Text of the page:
San Francisco de Panajachel Feria (Fair in Panajachel)

‘Feria’ is a time when Guatemalans and visitors alike come to Panajachel to celebrate and enjoy the gorgeous scenery. Some come to enjoy Lake Atitlan, and others find it a great opportunity to sell their goods at market. It is an exciting time for locals and schools let out when the fair takes over the town. There are performers dressed in costume, carnival rides, fireworks, parades, and even religious rituals performed in front of the Catholic church in honor of St. Francis of Assisi.

‘Feria de Panajachel’ A Festival in Panajachel, Guatemala

As Catholocism began to merge with the Maya culture and religion, many of the towns in Guatemala were renamed after the different Saints. Panajachel became ‘San Francisco de Panajachel.’ Saint Francis of Assisi is the patron saint of Pana. Over 300 towns have ‘ferias’ or festivals to celebrate the Saint who watches over their town, each with a different character. Some of the festivities in Panajachel’s feria include parade processions of the statues of St. Francis and his helper saints. Most of these processions, along with folkloric dances, concerts, performances, and other religious ceremonies are held in the plaza directly in front of the Catholic church. Along with the religious aspect, there are many other activities to celebrate during the festival. There are rides, fireworks, sporting events, dances, parties, and a beauty contest, which are very popular among the Guatemalan people. They beauty contestants are judged on not only their beauty, but their knowledge of Guatemalan culture and Mayan traditions.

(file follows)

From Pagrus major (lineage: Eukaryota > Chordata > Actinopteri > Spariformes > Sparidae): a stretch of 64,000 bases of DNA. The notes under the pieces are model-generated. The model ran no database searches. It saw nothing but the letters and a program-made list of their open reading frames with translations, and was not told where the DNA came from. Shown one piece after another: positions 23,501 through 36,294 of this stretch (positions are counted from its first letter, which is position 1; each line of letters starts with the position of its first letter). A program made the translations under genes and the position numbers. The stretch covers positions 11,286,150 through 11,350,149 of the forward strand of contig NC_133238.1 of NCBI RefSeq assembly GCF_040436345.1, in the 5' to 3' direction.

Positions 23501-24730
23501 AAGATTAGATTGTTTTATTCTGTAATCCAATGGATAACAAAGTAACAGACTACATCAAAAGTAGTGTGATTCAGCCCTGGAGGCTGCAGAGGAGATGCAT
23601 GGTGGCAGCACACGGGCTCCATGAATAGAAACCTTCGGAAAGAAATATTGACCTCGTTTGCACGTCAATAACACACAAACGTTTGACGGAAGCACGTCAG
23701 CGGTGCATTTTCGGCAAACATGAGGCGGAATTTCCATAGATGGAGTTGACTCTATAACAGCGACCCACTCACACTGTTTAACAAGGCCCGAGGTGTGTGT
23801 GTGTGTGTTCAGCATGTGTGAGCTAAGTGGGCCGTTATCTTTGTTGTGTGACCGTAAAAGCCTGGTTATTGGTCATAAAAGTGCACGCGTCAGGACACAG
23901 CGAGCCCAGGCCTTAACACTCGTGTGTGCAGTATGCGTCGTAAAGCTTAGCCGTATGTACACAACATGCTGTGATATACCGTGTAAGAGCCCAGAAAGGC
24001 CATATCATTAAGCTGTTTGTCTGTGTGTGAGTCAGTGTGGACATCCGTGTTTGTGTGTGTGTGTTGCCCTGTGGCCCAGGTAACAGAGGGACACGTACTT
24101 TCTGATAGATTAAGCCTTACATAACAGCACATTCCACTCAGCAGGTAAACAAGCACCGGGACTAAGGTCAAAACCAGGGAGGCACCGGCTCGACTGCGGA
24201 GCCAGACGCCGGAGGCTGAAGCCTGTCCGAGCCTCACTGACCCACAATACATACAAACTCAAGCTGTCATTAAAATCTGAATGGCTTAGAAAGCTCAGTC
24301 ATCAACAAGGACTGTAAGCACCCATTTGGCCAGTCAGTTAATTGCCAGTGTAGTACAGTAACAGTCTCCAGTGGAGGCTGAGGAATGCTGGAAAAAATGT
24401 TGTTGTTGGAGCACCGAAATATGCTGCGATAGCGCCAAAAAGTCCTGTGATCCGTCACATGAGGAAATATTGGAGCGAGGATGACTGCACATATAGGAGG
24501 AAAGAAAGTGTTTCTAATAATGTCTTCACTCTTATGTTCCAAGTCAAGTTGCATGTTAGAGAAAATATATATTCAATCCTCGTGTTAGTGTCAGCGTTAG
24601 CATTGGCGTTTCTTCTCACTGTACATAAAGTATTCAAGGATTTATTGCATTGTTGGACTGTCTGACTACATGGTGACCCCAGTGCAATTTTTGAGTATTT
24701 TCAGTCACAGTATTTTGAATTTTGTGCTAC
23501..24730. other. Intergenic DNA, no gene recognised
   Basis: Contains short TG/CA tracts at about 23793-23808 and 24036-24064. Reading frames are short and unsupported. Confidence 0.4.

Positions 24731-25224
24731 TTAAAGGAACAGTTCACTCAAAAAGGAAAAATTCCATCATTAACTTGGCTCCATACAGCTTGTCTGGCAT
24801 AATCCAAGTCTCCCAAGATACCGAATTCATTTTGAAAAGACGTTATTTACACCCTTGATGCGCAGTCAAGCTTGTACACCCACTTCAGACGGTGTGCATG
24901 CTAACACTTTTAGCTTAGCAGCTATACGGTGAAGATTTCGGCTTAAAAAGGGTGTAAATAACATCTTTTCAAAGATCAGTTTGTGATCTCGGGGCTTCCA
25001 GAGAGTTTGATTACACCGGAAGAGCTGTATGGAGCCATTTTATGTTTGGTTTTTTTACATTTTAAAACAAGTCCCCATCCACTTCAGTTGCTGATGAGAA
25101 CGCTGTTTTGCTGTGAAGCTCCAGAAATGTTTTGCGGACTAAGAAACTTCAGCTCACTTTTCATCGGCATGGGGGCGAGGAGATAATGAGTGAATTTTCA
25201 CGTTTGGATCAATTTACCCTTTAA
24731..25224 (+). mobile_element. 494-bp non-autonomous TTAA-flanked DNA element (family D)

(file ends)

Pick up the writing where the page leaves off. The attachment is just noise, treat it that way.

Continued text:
Guatemalan Women Celebrating Holy Week, or ‘Semana Santa’

Women celebrating Semana Santa in Guatemala.

These women are celebrating ‘Semana Santa,’ or Holy Week in Antigua, Guatemala. Semana Santa is a Catholic celebration of the passion, crucifixion, and resurrection of Jesus Christ. The entire city participates in the event. These women are dressed in traditional Mayan clothing called ‘traje.’ They are wearing ceremonial huipils (blouses) and they have ‘tzutes’ folded up on their heads.